I will be totally honest, when I heard that the city was named Panem – as in "panem et circenses," as in "bread and circuses" – I went OH, TO HELL WITH THIS and wrote off the books forever. Because I'm a terrible snob. But I will definitely be reading the reviews to see if my initial impression of it as a pretentious Battle Royale ripoff is wrong.

  16. mugglemomof2 says:

    I knew that you would get sucked in immediately. One of the great things I adored about this book was that Collins DID give so many answers within the first chapter. You didn't have to read and read to see what was happening. Now you can kick back and enjoy the ride since you know what the games are.

    I parallel this book to The Lottery all the time when describing it to others. Actually what I say is it is The Lottery meets The Running Man LOL

  17. crazyravenclaw says:

    I had basically the exact same reactions to this chapter (I read this book about a month ago, but I haven't read the others yet), from UGH FIRST PERSON PRESENT TENSE (which is very hypocritical of me because I just wrote a short story in first person present tense, and I'm abusing parentheses and grammar and everything that I love because I have class really soon and need to comment quickly) to OH LOOK HERE COME THE SHIPPERS to OMG SHIT IS REAL. It took me a really long time to stop laughing at certain sentences, but I eventually got into the story enough that the writing style didn't bother me. (It isn't bad; it's just not really my thing.)

    Okay, anything else I wanted to say veers into possibly spoilery territory, so…*zips lips*

    Oh goodness, this comment is a mess. I'm sorry.

  18. Buckers says:

    I'm so glad you're reading the hunger games, all through mrhp, i was hoping you might chose this as your next 'challenge' 🙂
    And, i'm sure you've heard this before, But Mark.

    You are not prepared.

  19. Meghan says:

    Oh, my goodness. I'm so glad you're reading these books.

  20. Karen says:

    So I WAS going to go make dinner, but luckily I checked Google Reader first. 😀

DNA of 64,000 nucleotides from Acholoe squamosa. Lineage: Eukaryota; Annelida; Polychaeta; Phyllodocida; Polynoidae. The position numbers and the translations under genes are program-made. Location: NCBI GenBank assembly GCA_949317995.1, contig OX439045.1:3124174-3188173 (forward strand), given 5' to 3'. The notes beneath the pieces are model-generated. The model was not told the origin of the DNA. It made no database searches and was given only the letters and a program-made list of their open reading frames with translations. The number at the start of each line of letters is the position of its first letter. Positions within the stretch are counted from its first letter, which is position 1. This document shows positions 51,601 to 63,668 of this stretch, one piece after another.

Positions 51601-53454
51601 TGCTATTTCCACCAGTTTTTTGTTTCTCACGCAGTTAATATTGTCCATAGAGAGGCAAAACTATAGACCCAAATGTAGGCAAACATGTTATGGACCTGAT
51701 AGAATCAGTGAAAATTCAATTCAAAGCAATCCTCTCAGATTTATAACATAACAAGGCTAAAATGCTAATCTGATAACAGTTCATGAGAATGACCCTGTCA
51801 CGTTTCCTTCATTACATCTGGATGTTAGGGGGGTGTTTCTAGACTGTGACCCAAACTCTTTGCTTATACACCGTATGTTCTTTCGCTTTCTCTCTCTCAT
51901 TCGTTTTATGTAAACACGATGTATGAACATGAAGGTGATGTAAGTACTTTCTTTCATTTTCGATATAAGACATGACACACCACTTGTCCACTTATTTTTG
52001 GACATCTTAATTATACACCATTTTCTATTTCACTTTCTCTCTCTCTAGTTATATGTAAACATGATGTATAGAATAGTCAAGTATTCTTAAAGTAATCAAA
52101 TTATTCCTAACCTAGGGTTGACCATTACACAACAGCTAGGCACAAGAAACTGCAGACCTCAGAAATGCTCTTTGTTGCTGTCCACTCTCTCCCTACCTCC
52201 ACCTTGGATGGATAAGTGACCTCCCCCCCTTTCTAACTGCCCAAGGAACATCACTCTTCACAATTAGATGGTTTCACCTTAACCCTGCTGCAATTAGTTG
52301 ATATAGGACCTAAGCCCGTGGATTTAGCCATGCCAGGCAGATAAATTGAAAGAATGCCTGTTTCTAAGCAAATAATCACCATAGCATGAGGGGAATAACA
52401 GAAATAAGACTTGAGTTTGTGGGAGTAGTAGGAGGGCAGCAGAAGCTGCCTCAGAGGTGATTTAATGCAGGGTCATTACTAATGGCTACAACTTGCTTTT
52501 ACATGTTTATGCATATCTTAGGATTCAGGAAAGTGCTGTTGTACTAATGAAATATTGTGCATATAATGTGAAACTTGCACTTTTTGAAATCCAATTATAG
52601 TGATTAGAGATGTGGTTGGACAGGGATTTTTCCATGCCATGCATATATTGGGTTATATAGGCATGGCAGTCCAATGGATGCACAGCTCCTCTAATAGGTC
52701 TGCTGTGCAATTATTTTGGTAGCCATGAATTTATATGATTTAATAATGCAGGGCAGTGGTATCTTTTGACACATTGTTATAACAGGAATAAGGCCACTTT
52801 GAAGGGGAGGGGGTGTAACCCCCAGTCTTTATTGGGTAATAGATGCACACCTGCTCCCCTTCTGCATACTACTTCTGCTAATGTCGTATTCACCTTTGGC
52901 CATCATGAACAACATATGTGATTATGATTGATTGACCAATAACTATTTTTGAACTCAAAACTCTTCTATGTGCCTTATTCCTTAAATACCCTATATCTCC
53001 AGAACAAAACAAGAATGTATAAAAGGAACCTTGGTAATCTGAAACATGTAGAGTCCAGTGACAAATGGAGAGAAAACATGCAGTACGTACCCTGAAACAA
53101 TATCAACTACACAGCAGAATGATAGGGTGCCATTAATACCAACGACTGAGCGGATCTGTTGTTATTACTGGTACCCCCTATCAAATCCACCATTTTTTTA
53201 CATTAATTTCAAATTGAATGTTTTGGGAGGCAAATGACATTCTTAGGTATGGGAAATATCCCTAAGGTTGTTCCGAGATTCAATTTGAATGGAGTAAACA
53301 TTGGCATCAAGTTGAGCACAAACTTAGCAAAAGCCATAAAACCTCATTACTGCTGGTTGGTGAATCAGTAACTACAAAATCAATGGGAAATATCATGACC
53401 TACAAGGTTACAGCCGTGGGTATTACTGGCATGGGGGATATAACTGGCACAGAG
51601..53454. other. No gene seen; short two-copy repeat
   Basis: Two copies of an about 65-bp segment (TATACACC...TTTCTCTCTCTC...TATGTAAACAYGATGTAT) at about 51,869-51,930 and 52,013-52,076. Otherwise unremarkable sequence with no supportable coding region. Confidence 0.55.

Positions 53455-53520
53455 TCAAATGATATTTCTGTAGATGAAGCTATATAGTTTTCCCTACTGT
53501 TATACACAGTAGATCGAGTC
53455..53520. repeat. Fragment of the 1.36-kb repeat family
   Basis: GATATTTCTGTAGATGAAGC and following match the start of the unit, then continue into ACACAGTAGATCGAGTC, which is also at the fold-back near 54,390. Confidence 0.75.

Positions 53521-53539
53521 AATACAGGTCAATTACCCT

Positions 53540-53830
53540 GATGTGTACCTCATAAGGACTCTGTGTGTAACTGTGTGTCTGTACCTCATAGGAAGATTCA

Gritty, independent heroine. Do I like this archetype? Why yes I do, readers.
    YOU AND ME BOTH. I love Katniss. And the first person narration doesn't bother me at all in this series because I actually find Katniss to be a really fascinating character and I like looking into her mind. I think the prosetry style helps too because it really feels like Katniss's thoughts, and it's easier to access her emotions that way. In the third person, I think she'd come off as incredibly hard and closed off emotionally.

    I don’t recall anyone saying what age demographic this book is aimed at, but I’m probably going to rule out that it’s for children because exploding fathers.
    haha. Yeah. I think in the US it's marketed as Young Adult and here in the UK it's in the Teen section.

    I’m already wondering how much of this story is fabricated or how many details are looked over in order for the Capitol to construct this national myth.
    I love this. Idk. I'm such a sucker for stories like this where they explore how controlling information and image is so key to maintaining power.


    So where the hell does the story go from here?? OH GOD, MUST READ MORE IMMEDIATELY
    THIS WAS ME. I was like "lalalala. I will read one chapter to see if I want to read along with Mark". The next thing I knew, two hours had passed and I was 10 chapters in. Whooops.

    P.S. I will be waiting here patiently until someone links me to a spoiler thread.

  21. creativgal13 says:

    you are soo not prepared….but do not fret we are here for you 🙂

  22. monkeybutter says:

    Haha, I'm glad you've seen/read Battle Royale, because someone was bound to mention it. Are you a fan of it? I also agree that first person present tense is annoying. It's a little too easy and a fallback for lazy writers, but I totally forgot about it by the time I got to the end of the chapter. Collins sucks you in so fast!

  23. Arania says:

    First person present is a tool in the writer's craft to imply that you're with the protagonist and unsure what will happen in the future. For example, if Harry Potter were in the first person PAST, he would say things like, "I didn't know whether I would survive" when it's obvious that if he's telling the story in the past, he DID survive, DUH. By having Katniss tell the story in the present tense, we never know future developments before than she does, even by implication.

  24. Arania says:

    OH BY THE WAY — YAY MARK READS A NEW BOOK! YAY WE ARE STARTING! *bounces with excitement!*

  25. Alyssa says:

    I'm so happy you're reviewing HG, I can't wait to relive them as you read. I'm really glad you're so into it, too! I love how Collins pulls you in from the very first chapter. Be prepared for her to leave you hanging for most of the book.

  26. Marie_Goos says:

    Yesssss SO EXCITE!

    <img src="; border="0" alt="Photobucket">

    I have never read this before and I am reading along with you because I'm that much of a huge dork… Except I accidentally read ahead three chapters *cough* I WAS READING ONLINE AND THERE WERE NO CHAPTER HEADERS DON'T JUDGE ME. Anyway, SO EPIC and confusing, though I at least knew about the Battle Royale element before going in. THIS IS GOING TO BE SO GREAT I CAN FEEL IT AND I ALREADY WANT TO MAKE MANY FANARTSES OF KATNISS.